Editor’s note: Content warning for abusive language.
By now, I’m sure we’ve all seen some sort of parody or viral video of Danielle Bregoli, known for her appearance on Dr. Phil’s show. Reactions to her appearance which can be seen here (warning: strong and vile language ahead) have been as follows:
Even generally open-minded, socially aware, individuals have commented in similar ways to the examples above, with variations of, “this girl needs to get her ass beat.”
A lot of us may not realize it or want to admit it, but this is cyberbullying. And it is not okay.
The Internet is something we hide behind, speaking freely and seemingly devoid of consequences. Nothing we say feels real or direct…until of course someone hurts themselves as a result of our words, and then we pretend we had nothing to do with it (even though we absolutely did).
We need to start recognizing when our online activity becomes cyberbullying. Adults bullying children is not acceptable in any other context, so why do we allow it online?
In all honestly, my first reaction when I stumbled upon one of the videos on Facebook was similar: “What is wrong with this kid?” I thought. But I caught myself. “Kid,” I repeated to myself. She’s just a kid.
When a child behaves in a negative, atypical way, we should be asking ourselves what happened to them to cause that behavior, because I assure you something did. Personally, I don’t know what she’s been through, but I hope this young girl gets whatever help she needs.
A lot of people have speculated that all of Danielle’s antics were orchestrated by Danielle’s mother for some fame and money. Even if that’s true, even if this kid is making tons of money creating “Cash me ousside” and “How bow dah” merchandise and capitalizing on her fifteen minutes of fame, that doesn’t excuse the abuse aimed at her by people who should know better.
It’s easy to go online and dehumanize celebrities and people on TV. We say things about them that we would never say about someone we know. But that doesn’t mean there aren’t consequences.
Celebrities are not “fair game” just because they are in the public eye and “signed up” for attention and criticism; they are people, and like all people, have very real and very human struggles.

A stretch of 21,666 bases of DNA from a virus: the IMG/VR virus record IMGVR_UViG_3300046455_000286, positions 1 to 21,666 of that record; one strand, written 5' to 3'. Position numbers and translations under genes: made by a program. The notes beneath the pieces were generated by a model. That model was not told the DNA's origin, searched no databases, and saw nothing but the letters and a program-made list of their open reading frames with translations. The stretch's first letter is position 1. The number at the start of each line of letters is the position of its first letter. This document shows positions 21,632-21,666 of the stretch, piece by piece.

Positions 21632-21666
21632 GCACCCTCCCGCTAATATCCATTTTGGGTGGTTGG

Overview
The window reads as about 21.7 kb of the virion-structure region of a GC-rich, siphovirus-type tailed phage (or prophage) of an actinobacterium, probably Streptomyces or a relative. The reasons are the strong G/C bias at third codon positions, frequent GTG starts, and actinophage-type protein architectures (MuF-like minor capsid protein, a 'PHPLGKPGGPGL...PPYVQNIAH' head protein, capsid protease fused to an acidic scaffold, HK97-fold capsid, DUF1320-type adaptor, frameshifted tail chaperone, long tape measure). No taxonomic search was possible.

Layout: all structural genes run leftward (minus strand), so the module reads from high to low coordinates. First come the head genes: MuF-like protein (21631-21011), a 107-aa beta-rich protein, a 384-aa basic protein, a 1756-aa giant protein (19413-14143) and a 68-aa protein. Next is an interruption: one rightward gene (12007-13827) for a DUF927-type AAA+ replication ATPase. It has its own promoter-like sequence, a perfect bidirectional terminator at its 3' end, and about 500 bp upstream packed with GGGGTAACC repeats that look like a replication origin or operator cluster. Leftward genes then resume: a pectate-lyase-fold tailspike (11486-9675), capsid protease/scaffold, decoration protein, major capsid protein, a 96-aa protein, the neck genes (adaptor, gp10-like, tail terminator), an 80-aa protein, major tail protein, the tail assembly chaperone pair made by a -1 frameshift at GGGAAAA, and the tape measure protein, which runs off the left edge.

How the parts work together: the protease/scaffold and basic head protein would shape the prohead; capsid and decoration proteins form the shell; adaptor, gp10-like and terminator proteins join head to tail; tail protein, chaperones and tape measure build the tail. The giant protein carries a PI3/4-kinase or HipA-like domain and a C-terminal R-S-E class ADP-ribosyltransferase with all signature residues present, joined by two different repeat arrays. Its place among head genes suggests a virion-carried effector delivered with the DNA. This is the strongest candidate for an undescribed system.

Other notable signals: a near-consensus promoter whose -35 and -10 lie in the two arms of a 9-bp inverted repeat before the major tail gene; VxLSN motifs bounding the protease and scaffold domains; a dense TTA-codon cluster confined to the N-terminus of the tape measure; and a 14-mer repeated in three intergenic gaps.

The internet, in particular, can be dangerous in regards to bullying because it allows for certain negative moments and incidents of anyone’s life to be immortalized. You don’t have to be famous for it to happen to you. You can even be a child and have it happen to you.
We’ve turned Danielle, like so many kids before her, into a spectacle – someone we watch and laugh at purely for entertainment, with no regard to her well-being.
Sure, Dr. Phil is technically there to help her, but I don’t buy it. The episode itself is literally titled, “I Want to Give Up My Car-Stealing, Knife-Wielding, Twerking 13-year-old Daughter Who Tried to Frame me for a Crime.” During the episode, we see that her mother publicly refers to Danielle (her 13-year-old child) as “the Antichrist.”
Progress happens in private therapy sessions, not on television. What I see is, at best, a show exploiting a young child who behaves in an “entertaining” way.
As a society, we see this kind of bullying time and time again, and when we read and share these things online, we become active participants. Lindsey Lohan was dragged mercilessly for years, and often still is, for the way she “went crazy” after her time as a child actor. We often commend stars who don’t follow in her footsteps, using her as a bad example. We did the same thing with Amanda Bynes. The examples are endless.
This is unacceptable.
Let’s try to do better. Let’s acknowledge that cyberbullying has many different faces and stop sharing viral videos of children. There are plenty of other positive things to share and plenty of other people to laugh with, instead of at.